Ghost Town has a smidgen more class than most contemporary romantic comedies but it is seemingly unaware of its strengths. Gervais' interplay with Leoni has a brisk charm to it but it seems too-often rushed and stuffed with jokes about dog poop, Chinese names, and naked ghosts, all of which seem out of place and drawn out. Egregiously over-sentimentalized, the last 30 minutes of the film rush through a half-dozen major conflicts in a mad dash to build to a predictable emotional climax. It's a total con and it sells Gervais' tremendous abilities up the river. Koepp's talents at structure falter slightly here, adding a few too many storylines than he seems capable of handling. Will Ghost Town make money? Probably, but it's the kind of film that gives box-office rankings a bad name.
Continue reading: Ferris Bueller's Day Off Review
The movie begins when a deranged mad bomber, Howard Payne (Dennis Hopper), severs cables to an elevator inside a Los Angeles skyscraper. The bomber demands $3 million ransom or he'll blow the emergency cables. LA Bomb Squad members Jack (Keanu Reeves) and his partner, Harry (Jeff Daniels), must defuse the bomb before Payne blows the cables. This situation alone could provoke a feature length thriller, but it merely serves as the first act for Speed.
Continue reading: Speed Review
Generations (having dispensed with the numbering of the sequels) is a fair enough film. It's massively contrived to be sure -- the Kirk-era cast and Picard-era cast were meant to be some 80 years apart -- but considering the difficulty of trying to combine two crews in one movie, Shatner & Stewart turned in a fair enough endeavor.
Continue reading: Star Trek: Generations Review
Is anybody else getting tired of doofus dad comedies? I don't know about you, but I'm pretty sure I've seen every emasculating joke there could be about stereotypically incompetent men being left alone with their kids and bungling everything while their wives are away. But here comes "Cheaper by the Dozen" anyway.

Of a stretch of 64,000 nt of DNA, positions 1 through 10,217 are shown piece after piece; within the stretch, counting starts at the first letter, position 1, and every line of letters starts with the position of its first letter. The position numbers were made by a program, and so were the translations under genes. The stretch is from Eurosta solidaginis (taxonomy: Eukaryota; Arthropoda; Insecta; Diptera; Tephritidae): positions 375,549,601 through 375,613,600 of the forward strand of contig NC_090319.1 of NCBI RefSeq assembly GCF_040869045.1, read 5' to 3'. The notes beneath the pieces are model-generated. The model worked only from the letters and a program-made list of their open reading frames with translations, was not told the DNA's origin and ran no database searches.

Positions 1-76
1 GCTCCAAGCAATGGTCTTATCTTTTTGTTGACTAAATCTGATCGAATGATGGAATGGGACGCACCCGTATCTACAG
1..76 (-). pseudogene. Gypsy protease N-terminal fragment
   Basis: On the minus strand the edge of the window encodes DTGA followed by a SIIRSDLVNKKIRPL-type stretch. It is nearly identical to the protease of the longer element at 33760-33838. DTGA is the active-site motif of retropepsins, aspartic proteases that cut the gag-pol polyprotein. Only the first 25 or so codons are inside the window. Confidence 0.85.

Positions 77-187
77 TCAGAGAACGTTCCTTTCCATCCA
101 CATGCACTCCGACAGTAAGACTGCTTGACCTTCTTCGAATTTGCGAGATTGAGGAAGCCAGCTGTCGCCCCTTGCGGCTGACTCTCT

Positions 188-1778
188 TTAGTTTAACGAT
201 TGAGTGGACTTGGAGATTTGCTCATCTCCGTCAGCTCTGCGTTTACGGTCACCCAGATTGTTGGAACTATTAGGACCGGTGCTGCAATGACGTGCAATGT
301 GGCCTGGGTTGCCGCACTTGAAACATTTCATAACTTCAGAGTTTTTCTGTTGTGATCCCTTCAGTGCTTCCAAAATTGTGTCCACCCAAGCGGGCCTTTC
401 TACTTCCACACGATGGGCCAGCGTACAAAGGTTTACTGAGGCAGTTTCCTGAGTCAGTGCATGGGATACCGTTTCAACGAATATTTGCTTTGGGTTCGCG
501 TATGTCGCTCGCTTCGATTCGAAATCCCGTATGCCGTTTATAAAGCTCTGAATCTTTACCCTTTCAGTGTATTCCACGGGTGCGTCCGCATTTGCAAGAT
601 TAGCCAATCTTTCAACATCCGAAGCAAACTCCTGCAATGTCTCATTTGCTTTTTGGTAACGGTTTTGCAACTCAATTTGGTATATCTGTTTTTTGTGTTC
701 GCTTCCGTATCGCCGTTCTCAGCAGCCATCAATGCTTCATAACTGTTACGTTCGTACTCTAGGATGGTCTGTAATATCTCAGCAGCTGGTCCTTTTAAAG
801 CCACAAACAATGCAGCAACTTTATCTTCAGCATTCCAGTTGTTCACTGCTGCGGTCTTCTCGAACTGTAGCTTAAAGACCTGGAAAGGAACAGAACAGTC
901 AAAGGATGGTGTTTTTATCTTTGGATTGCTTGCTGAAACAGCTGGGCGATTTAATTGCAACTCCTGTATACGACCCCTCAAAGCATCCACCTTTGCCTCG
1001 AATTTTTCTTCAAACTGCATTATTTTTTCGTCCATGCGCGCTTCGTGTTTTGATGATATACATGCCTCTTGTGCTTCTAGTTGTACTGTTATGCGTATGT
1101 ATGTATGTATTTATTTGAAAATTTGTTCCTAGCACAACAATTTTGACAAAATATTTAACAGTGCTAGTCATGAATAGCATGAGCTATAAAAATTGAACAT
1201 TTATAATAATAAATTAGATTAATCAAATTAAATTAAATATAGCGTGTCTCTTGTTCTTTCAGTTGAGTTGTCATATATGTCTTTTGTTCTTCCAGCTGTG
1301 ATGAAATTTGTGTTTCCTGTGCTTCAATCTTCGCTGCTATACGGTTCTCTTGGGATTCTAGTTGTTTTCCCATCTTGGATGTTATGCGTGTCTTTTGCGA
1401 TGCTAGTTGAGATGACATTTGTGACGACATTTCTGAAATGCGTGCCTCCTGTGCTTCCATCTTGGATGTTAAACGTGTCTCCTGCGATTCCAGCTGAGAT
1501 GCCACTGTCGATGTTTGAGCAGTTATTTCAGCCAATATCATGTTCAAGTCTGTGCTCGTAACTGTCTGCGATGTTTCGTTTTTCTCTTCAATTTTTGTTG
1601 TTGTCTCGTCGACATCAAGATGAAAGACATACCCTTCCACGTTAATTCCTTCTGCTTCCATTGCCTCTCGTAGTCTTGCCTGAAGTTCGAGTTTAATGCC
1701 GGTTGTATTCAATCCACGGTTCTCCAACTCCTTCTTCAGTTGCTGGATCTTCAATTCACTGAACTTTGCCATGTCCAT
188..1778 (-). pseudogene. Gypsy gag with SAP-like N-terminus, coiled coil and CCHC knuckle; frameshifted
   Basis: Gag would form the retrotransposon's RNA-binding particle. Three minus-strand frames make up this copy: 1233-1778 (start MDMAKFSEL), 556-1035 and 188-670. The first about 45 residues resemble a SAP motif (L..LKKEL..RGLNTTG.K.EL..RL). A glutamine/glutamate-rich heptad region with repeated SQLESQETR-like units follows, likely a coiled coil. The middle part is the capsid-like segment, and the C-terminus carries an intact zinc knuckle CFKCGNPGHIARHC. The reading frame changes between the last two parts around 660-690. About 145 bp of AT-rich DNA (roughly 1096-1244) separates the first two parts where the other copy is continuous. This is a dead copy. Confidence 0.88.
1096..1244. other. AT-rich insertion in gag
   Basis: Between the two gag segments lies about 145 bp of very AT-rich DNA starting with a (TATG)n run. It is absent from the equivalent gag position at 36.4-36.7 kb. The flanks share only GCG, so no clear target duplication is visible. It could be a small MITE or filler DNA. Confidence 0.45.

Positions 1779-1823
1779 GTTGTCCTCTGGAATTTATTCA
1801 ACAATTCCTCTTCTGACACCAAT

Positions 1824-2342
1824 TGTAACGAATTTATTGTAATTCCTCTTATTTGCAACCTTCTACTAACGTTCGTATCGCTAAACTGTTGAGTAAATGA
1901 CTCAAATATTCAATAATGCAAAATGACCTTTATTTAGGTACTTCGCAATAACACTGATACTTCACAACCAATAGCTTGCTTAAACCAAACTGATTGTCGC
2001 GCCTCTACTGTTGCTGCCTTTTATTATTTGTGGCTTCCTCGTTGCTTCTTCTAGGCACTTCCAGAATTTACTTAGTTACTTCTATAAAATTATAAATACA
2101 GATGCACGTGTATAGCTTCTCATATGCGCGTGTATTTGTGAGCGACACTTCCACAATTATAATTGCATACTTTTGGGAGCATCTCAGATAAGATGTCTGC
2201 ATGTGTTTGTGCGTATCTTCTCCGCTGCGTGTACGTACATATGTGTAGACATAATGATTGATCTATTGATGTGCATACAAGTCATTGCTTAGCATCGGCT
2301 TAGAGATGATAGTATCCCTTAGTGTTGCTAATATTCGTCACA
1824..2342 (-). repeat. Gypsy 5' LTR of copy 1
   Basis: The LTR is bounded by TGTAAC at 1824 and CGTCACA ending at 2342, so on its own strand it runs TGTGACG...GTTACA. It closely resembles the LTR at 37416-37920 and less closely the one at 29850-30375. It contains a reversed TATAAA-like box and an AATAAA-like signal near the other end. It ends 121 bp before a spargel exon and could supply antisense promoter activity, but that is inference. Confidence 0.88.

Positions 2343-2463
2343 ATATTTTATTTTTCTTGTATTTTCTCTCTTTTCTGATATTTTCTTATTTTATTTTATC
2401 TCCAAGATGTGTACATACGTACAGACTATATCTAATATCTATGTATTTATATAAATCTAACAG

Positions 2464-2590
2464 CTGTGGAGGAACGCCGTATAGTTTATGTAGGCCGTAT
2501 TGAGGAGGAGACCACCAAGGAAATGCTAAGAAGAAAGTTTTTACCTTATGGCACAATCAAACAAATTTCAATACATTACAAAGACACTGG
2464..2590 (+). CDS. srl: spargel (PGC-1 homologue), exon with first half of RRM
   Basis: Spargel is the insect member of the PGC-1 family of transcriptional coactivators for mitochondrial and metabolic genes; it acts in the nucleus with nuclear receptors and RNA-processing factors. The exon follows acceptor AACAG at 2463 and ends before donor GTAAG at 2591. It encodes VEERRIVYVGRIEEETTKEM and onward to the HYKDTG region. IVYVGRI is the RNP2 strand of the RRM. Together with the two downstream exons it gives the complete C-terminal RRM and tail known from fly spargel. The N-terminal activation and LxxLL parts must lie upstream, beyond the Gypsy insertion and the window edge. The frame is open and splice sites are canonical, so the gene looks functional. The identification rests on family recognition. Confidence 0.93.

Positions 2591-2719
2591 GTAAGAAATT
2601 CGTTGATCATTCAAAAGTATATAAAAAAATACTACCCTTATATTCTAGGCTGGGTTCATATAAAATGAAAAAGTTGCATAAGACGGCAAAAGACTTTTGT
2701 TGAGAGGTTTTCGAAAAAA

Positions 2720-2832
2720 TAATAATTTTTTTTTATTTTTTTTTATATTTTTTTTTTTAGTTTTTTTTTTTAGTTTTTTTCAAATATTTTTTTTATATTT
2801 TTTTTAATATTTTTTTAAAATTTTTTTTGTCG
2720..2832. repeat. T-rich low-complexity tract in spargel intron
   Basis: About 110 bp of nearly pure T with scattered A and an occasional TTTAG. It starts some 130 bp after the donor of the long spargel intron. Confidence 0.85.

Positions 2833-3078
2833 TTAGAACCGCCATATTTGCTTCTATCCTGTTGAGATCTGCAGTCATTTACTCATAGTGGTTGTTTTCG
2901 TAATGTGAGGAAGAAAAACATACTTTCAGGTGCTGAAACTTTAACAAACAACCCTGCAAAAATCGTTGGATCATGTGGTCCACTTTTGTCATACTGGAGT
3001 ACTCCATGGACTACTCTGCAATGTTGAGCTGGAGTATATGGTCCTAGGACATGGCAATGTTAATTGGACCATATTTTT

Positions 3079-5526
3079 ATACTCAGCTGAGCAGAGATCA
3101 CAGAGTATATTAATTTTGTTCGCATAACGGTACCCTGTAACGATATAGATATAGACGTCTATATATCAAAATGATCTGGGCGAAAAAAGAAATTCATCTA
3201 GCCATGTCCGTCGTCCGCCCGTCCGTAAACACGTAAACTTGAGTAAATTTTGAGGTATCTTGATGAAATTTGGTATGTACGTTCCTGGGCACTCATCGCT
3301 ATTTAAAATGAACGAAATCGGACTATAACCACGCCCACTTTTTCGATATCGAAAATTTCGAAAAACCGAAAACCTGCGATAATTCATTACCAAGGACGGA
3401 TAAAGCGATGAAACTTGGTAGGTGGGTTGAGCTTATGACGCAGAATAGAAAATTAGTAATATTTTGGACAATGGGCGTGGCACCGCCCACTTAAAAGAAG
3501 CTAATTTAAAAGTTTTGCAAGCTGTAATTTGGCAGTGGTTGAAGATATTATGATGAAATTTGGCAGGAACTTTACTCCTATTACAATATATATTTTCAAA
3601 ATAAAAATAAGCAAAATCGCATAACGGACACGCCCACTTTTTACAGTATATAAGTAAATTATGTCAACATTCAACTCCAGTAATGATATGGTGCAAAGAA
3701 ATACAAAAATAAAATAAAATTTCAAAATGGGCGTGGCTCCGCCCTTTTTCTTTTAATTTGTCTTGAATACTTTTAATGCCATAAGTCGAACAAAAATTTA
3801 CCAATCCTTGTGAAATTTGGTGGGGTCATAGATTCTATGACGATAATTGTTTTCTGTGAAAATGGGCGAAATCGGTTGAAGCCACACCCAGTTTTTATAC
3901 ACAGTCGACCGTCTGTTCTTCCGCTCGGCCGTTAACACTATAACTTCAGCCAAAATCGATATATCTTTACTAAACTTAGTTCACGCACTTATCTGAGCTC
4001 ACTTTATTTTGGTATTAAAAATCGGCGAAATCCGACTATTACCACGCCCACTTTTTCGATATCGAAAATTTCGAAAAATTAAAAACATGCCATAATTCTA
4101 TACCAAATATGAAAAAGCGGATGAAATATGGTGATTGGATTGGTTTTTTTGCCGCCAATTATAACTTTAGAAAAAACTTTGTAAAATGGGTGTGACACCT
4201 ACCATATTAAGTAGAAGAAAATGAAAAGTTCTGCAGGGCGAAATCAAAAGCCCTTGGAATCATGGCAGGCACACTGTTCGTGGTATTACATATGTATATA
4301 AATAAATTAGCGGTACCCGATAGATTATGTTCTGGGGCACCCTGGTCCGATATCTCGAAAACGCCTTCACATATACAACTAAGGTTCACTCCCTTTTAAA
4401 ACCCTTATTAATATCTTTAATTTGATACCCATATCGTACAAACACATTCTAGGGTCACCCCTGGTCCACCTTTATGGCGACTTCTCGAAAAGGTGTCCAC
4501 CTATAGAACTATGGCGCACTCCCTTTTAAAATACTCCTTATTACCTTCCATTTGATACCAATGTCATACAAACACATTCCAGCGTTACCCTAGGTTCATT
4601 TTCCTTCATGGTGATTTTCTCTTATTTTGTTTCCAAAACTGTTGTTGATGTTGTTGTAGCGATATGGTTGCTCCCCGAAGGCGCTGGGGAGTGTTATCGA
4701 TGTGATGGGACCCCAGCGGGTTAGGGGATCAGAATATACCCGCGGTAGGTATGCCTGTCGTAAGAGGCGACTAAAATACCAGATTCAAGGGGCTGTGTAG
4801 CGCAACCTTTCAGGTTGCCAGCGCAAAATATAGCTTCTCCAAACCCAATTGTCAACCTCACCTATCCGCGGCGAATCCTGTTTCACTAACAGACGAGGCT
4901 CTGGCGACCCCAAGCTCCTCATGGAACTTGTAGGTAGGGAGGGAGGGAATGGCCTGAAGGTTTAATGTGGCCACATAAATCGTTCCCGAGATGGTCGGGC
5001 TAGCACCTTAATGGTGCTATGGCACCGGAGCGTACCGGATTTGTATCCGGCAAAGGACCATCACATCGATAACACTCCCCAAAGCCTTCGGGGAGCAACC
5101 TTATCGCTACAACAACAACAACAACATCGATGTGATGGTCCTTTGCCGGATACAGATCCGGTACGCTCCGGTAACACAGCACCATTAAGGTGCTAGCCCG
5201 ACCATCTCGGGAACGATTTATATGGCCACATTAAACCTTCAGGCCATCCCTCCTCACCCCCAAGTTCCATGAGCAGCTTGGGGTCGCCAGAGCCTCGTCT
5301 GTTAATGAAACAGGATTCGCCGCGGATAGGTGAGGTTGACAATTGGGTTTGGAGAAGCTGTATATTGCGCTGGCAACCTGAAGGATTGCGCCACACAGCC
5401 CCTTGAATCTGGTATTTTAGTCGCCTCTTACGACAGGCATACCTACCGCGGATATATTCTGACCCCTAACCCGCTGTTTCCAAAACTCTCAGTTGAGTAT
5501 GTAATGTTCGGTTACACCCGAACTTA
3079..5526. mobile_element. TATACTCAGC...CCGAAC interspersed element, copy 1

A loose remake of a 1950 laffer about a huge turn-of-the-century family headed by a stern efficiency expert, this version spends its opening voice-over explaining how Tom and Kate Baker (Steve Martin and Bonnie Hunt) ended up with 12 kids in this age of easy contraception before it launches into a multiple helping of the same old themes of clueless parents and kiddie chaos.
Escaped pet frogs and butt-biting dogs abound even before the plot kicks in, seeing the family move from their rural Illinois homestead to the hustle and bustle of Chicago when Dad, now a college football coach (in an abandonment of the original's most essential ingredient), is offered his dream job heading the team at his Division One alma mater.
Continue reading: Cheaper By The Dozen Review
There is a gripping, sorrowful, quietly on-edge performance at the center of "Everything Put Together," in which Radha Mitchell plays a sunny young suburbanite and first-time mother thrown into the throes of psychological horror by the loss of her newborn baby to Sudden Infant Death Syndrome.
Mitchell ("High Art," "Pitch Black") is a yuppie Alice in Anguish-land, falling down a rabbit hole of despair and denial after her social support system is yanked out from under her. Ostracized by her fellow young mother gal-pals, who convince themselves they're being helpful by letting her have her space, she finds no comfort from her suddenly apprehensive husband (Justin Louis) either, and she begins to withdraw into a subconscious world of fear and fantasy that threatens to slide into true madness.
Mitchell's portrayal is powerful, but writer Catherine Lloyd Burns (who plays one of the girlfriends) and director Marc Forster (who after shooting this 2000 film went on to make "Monster's Ball" [review coming this week]) don't let her raw, tragic performance speak for itself.
Continue reading: Everything Put Together Review